By 2008 Curtis was looking for a new challenge.

Around the time she had started with The Gathering Place, it and other partners had founded The Delores Project. The shelter was named for Delores Big Boy, a woman who suffered health and substance abuse problems and physical and sexual violence before dying on the streets of Denver in in 1999.

The Delores Project was initially open only during the winter. It had relied on borrowed spaces before being able to buy its own building in 2006 and offer year-round services. It had undergone a few changes of leadership before Curtis stepped in.

Leslie R. Foster, the longtime leader of The Gathering Place, said she was happy to recommend Curtis to Delores and impressed by what her former employee has accomplished there.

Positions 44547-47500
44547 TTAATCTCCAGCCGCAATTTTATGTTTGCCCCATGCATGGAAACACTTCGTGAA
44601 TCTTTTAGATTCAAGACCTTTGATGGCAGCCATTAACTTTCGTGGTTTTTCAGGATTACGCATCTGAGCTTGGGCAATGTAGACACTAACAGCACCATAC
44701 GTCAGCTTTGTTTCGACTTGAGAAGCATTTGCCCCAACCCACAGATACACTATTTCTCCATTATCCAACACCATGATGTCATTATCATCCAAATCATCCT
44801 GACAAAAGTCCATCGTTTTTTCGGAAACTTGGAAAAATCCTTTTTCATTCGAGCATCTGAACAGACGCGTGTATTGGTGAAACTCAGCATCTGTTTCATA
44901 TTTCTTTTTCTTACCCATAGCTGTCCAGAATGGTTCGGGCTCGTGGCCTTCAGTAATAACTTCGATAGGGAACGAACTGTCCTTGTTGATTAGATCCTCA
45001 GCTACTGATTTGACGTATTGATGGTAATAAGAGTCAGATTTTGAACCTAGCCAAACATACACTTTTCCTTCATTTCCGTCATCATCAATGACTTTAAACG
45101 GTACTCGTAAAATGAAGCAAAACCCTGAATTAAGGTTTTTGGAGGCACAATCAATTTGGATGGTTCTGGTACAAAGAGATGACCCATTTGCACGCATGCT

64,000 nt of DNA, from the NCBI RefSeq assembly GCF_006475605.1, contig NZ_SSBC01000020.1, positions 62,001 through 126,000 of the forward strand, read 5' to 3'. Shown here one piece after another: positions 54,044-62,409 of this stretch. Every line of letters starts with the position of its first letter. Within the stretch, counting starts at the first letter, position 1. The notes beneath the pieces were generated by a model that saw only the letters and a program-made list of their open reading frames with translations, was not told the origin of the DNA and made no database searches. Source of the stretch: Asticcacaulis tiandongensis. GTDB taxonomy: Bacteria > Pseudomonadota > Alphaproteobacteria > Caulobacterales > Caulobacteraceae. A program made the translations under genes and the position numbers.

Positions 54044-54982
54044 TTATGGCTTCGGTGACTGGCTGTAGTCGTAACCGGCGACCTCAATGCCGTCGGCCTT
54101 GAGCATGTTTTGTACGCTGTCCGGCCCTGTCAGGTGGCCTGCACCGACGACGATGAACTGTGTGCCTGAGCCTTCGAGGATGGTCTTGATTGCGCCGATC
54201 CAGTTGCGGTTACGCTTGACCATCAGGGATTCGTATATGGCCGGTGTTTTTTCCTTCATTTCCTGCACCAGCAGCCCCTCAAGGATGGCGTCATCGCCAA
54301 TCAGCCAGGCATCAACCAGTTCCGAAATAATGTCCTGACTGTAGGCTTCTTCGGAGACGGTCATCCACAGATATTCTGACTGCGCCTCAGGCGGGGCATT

"She was just so interested in what more she could do and what more she could learn. That's a great quality to have in a leader," Foster said. "She deserves just a huge amount of credit for taking that organization from a small, grassroots, part-time shelter to a housing developer."

Typically about 50 women and transgender people spend nights and weekends at Delores, where they can take classes in life skills, yoga or self defense. They can also get support from the project's own staff as well as other providers that can put them on a path to permanent housing. A case manager might accompany a guest to an interview with a potential landlord or to address a benefits problem at a social services office.

Curtis said the key is having the best people on the front lines.

"If I don't know how to do it, I know how to find the people who do," she said.

That could be a housing developer's job description.

She took on that role almost by accident when Dick Taft, president and CEO of the affordable housing developer Rocky Mountain Communities came calling one day.